Just two years ago, it was relatively easy for producers to source risk for traditionally hard-to-place hospitality accounts like bars, taverns, nightclubs and concert venues. Competition in the market meant insurance policies were low-priced and easy to find.
These days, however, things are a bit more challenging.
Carriers once active in the tougher arena of the hospitality industry are exiting rapidly thanks to changing market conditions, an influx in high-volume claims and insufficient pricing, says PSG broker Jeff Short. After a major East Coast insurer specializing in the market folded earlier this year, a number of other carriers accepted their losses and sent non-renewal notices to policyholders.
That change in appetite means producers working with hard-to-place accounts have a tall order when it comes to finding appropriate, affordable coverage.
“Higher premiums, less coverage—it’s all going in the wrong direction,” Short said. “Retail agents are running around everywhere, trying to get better terms and trying to match expiring premiums and you just can’t. Premiums are now double or three times what they were a couple of years ago.”
According to PSG broker Jon Bannett, establishments where liquor comprises 50% to 75% of sales—such as bars, taverns, night clubs or adult entertainment venues—are particularly hurting.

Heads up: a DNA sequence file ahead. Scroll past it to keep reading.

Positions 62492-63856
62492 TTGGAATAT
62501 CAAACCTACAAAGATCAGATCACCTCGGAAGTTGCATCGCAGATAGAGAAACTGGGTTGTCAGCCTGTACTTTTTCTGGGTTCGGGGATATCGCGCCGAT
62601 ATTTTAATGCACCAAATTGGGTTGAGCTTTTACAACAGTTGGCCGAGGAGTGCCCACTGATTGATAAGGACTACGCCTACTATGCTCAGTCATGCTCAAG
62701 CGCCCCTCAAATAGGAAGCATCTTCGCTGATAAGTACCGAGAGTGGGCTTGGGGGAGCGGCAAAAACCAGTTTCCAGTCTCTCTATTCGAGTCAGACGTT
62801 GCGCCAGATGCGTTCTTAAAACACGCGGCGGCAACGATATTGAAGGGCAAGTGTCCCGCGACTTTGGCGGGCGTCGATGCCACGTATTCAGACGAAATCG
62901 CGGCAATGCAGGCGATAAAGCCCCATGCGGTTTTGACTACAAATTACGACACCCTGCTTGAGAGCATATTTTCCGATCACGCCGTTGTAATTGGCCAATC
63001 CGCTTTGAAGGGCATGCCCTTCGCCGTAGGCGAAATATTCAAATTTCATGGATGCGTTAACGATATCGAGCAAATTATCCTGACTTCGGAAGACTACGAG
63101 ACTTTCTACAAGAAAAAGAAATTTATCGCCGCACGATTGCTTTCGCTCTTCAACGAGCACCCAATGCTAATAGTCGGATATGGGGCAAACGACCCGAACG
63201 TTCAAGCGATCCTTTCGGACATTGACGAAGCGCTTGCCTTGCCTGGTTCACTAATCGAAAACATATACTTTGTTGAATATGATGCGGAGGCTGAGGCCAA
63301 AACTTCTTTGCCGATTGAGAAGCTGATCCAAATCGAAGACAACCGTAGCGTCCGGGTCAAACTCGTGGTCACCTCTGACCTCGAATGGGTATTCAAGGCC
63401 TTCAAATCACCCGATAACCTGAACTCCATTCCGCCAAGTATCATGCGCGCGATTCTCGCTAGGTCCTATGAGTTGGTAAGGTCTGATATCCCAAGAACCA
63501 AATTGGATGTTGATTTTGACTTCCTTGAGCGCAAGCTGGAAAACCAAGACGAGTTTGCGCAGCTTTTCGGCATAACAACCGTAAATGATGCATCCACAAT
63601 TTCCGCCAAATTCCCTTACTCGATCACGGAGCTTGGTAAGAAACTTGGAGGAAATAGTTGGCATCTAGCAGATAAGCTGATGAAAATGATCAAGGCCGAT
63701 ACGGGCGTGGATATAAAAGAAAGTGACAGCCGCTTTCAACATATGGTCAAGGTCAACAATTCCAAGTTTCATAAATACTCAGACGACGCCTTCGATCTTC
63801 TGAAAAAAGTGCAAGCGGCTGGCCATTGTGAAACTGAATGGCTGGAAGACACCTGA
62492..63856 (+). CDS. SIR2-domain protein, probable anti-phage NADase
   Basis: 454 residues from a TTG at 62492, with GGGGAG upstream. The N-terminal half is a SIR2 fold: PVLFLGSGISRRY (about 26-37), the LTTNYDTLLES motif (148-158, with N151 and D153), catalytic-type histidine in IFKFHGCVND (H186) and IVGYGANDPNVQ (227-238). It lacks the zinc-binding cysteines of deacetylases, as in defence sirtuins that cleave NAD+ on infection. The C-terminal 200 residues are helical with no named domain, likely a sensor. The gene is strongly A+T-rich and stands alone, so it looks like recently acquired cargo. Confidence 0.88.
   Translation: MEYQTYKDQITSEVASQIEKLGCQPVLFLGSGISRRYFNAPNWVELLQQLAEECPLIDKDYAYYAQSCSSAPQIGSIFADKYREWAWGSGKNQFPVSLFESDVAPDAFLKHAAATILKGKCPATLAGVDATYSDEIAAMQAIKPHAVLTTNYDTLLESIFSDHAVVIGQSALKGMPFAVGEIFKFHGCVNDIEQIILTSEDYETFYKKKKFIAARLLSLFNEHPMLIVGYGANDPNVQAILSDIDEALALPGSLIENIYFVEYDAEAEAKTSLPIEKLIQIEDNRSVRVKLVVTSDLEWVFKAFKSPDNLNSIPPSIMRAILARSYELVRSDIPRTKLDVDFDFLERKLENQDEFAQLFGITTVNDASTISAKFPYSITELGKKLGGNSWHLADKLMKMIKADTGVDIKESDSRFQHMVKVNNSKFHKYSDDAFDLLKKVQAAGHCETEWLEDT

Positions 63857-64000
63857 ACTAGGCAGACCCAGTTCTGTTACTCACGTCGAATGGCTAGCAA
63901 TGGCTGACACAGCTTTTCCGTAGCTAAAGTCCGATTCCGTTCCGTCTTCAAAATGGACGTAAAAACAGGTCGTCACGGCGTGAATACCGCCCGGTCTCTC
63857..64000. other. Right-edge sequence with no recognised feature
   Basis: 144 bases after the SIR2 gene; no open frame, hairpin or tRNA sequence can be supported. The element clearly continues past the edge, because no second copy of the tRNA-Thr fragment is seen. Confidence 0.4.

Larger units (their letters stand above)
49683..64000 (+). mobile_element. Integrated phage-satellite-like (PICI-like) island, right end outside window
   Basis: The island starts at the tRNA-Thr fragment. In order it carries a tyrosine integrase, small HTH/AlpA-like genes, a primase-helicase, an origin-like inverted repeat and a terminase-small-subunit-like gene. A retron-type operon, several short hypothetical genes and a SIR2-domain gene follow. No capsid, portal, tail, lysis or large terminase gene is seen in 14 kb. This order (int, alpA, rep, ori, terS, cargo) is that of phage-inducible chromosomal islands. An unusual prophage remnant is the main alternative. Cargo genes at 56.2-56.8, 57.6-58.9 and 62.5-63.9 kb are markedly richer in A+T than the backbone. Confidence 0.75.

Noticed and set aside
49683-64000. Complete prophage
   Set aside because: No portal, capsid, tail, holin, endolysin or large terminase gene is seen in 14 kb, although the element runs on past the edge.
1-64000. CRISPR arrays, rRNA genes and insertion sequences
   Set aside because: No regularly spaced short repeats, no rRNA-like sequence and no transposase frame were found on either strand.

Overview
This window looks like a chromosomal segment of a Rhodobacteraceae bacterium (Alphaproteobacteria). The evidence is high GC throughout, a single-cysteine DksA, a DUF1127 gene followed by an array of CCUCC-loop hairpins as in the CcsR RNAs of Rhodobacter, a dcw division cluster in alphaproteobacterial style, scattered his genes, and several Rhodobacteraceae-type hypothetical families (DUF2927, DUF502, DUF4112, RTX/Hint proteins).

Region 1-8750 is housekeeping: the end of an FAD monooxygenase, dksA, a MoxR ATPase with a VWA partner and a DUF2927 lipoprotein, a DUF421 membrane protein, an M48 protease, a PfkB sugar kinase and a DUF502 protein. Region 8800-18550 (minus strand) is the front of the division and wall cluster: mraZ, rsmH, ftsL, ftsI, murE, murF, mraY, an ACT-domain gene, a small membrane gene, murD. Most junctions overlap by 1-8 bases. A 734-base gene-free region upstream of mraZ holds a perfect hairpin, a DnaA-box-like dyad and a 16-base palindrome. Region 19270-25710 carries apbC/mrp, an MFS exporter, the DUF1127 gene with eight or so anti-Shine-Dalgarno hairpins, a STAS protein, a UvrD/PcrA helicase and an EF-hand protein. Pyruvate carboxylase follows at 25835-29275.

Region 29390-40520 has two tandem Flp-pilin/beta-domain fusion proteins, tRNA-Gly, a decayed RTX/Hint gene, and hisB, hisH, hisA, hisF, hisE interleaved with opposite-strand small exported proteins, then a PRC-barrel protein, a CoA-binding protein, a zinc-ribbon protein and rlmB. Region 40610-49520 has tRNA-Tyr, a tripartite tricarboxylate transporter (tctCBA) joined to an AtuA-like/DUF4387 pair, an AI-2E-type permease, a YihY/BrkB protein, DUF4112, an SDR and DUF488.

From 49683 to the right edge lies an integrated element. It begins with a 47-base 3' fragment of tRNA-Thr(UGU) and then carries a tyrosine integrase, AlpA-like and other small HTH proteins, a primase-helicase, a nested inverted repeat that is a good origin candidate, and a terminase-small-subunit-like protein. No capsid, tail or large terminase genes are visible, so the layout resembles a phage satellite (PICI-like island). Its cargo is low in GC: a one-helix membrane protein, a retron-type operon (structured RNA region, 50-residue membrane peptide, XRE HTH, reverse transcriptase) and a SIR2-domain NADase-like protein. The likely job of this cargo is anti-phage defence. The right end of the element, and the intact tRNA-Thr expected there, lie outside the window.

“What typically is triggering a shortage of carriers is a high percentage of liquor and entertainment of a hardcore nature,” Bannett said. “These are businesses that typically employ dancers or doormen, ID checkers or barmen—those are the ones that have a tricky time finding coverage.”
While Short believes insurers will eventually “bounce back” and return to the space, there’s no arguing that working with high-liquor hospitality clients is a tough place to be right now. For those already in this line of business, Short recommends that producers really immerse themselves in the class and get started on renewals early in order to fend off competition.
That way, asking clients to swallow the bitter pill of less coverage for more money will at least be expected. Early renewals also allow the producer more time to find a potentially better deal, proving to the client they are knowledgeable and proactive.
For producers looking to get into the business class or expand their book of business, the current challenges may also be a blessing. According to Bannett, now is a great time for producers to approach businesses in the hard-to-place hospitality sector.
“If you can get your hands on an account with a carrier that is exiting the business, there are definitely opportunities abounding out there,” Bannett said. “There’s significant displacement in the industry, and that makes it easier to drive a wedge between a client and their current agent.”
Bannett recommended specifically approaching venues that specialize in liquor, dancing and traditional adult entertainment to start expanding in this business class.
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